From Northern Australia, his plant has fine feathery leaves that makes for a good foliage contrast to other plants. It grows by a runner along the substrate, with the feathery upright stems. If allowed to grow above the water, the emerse leaves loose their feathery form.
Myriophyllum spp. - “Millfoil”
There are a quite a few Myriophyllum species found around Australia and most of them are suitable for aquarium use. Like Limnophilla they have feathery submerged leaves with a different emerse form. They are generally amongst the easier to grow aquatic plants.
Pogostemon stellatus - “pogo”
Found across the far North of Australia, this is a popular and attractive background plant. Depending on the original collection location are a number of different forms available. When grown under strong light the leaves will show better colour.
This widespread and easy to grow plant is found in all mainland states. It can easily be confused with the introduced weeds (Elodia canadensis and Egeria densa) and in some sites two or more of these species can be found together. It can be distinguished from the introduced weeds by the toothed margins present on the leaves. It can thus be used as a direct replacement for the above weeds in aquaria and ponds.
Some other plants that make good background plants include -
Potamogeton spp. - “Pondweed”
Triglochin procerum - “Water Ribbons”
Hygrophilla angustifolia “Willow hygro”
These are more distinctive plants that are often used to create a focal point in an aquascape. As such they tend to be used in the centre third of the tank.
Found in the northern parts of Australia, this attractive fine leaved plant can be somewhat difficult to grow. It requires high light, soft acidic water and prefers lower nutrient levels.
This tropical plant can appear similar to Valisneria nana, but does not form any runners & stays in a tight clump. It requires good light and a fertile substrate for it’s best growth. Whilst in the wild it is an annual, with more consistent growing conditions it will last for longer than one season.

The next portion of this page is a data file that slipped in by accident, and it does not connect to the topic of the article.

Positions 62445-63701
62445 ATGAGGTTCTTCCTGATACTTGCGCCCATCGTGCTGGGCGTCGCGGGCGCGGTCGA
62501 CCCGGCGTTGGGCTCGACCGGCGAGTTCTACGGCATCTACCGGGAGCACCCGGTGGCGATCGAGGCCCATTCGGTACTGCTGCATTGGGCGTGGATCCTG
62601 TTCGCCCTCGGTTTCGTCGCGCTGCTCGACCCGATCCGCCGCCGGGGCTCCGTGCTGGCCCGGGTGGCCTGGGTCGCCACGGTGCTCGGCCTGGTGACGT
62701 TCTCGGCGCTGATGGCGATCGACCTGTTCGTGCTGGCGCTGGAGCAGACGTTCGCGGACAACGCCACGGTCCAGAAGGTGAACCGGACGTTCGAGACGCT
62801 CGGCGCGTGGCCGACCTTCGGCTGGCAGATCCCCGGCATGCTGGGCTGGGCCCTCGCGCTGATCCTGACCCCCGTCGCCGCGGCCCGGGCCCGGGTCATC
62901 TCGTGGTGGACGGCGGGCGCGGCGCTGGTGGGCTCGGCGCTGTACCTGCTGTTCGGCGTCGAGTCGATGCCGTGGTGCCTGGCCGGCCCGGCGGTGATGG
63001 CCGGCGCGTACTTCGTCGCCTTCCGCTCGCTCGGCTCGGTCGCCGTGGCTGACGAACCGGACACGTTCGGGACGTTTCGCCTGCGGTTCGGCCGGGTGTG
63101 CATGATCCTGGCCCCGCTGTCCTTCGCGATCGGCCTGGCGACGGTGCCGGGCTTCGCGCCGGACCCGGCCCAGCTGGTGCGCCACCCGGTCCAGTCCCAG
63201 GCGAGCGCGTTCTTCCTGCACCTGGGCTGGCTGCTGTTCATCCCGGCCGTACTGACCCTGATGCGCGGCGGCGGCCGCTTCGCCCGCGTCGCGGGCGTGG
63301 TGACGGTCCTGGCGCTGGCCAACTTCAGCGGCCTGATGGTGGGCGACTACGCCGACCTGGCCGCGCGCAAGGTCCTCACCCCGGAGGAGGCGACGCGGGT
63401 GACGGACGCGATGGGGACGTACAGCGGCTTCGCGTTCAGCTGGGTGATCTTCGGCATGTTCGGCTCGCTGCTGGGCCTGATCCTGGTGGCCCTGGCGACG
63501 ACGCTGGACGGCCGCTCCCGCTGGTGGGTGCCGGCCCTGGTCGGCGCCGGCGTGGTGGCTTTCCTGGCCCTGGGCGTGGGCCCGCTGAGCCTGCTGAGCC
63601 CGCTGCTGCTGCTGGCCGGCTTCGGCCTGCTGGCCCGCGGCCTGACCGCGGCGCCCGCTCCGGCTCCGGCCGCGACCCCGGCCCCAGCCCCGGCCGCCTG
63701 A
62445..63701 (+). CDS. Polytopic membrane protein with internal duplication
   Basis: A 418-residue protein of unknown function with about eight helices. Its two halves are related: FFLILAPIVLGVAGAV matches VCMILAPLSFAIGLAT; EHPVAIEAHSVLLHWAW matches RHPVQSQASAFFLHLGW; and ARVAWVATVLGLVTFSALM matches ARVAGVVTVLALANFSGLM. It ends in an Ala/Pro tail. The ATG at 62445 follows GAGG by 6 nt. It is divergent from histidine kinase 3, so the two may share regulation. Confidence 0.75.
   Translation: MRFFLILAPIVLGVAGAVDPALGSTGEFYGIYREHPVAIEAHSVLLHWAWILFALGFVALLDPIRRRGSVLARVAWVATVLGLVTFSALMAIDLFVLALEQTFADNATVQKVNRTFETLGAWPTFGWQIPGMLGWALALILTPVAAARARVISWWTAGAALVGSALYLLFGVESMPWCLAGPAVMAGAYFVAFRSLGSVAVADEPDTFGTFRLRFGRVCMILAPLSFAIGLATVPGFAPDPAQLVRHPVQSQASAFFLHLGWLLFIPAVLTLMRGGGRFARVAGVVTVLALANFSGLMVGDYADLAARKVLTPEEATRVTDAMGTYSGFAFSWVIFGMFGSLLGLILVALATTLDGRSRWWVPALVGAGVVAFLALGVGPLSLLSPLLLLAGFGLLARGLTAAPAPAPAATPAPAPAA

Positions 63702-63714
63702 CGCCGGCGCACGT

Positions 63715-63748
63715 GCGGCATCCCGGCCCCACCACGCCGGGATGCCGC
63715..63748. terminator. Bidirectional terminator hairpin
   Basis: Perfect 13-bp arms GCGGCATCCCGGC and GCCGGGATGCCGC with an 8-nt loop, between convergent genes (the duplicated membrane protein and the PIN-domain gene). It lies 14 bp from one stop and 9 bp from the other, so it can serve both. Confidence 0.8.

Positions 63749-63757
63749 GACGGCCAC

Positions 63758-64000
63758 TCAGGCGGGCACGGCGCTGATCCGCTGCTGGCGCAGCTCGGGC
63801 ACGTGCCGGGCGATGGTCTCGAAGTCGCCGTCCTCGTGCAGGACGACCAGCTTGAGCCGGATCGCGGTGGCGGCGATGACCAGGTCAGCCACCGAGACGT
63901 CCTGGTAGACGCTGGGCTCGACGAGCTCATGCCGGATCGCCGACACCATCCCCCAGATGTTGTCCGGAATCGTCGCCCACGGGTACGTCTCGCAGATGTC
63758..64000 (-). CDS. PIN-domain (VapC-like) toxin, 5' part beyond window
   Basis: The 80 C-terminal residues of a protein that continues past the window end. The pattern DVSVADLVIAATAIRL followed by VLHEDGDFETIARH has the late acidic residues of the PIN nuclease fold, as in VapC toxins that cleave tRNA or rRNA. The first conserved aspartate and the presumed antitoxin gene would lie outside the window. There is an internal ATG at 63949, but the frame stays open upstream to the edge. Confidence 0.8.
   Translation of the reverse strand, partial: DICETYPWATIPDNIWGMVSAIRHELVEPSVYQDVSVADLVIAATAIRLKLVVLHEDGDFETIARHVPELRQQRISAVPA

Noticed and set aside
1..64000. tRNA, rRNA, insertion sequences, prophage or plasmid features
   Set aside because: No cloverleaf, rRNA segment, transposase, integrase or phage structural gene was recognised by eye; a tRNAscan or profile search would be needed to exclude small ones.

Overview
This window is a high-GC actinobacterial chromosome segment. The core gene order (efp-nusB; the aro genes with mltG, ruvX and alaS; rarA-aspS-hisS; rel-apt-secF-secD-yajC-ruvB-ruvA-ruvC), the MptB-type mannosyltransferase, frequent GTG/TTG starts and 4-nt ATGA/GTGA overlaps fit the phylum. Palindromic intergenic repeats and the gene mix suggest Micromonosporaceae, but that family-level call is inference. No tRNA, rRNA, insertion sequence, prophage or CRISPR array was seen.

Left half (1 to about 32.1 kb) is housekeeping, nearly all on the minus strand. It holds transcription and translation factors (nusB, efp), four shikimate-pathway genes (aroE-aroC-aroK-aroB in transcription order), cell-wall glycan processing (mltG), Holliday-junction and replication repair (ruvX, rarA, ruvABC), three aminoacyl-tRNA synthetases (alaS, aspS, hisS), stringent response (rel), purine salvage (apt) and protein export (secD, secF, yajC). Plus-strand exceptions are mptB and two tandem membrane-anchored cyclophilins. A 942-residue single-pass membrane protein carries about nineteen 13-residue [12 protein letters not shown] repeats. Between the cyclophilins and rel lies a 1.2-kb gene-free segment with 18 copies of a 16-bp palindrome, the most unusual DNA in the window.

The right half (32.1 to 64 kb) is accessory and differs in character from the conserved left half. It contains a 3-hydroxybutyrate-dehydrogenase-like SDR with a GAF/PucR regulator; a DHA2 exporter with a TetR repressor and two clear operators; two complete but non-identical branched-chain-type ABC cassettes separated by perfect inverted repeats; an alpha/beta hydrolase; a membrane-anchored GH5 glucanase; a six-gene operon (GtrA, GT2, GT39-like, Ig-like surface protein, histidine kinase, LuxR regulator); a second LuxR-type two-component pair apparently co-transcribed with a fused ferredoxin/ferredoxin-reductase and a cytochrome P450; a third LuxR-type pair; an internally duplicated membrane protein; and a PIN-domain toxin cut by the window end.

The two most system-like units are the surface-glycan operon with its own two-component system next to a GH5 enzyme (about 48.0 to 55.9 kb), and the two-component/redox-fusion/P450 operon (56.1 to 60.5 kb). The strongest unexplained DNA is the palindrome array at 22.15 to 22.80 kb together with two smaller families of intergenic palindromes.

Aponogeton vanbruggenii - “NT Lace Plant”
From the tropical areas of NT and QLD, this is a distinctive plant with ruffled leaves that show striking veination. It benefits from a fertile substrate and some forms show red colouration under strong light. To survive the dry season the plants produce an edible tuber.
This plant is found in NT and QLD and makes a striking feature plant for a larger aquarium. It grows best under strong light and with a rich substrate. Whilst an annual in the wild, it lasts considerably longer under good conditions.
There are a number of plants that have features that make them stand out as being a bit different from most other plants.
Ceratopteris thalictroides - “Water Sprite”
An aquatic fern that is found throughout tropical Australia. In the dry season it can grow emerse, or fully submerse in the wet. It can grow either rooted in the substrate, or floating on the surface. It can be propagated from the plantlets that appear on it's fronds. It is a hardy and vigorous plant that is widely grown and readily available.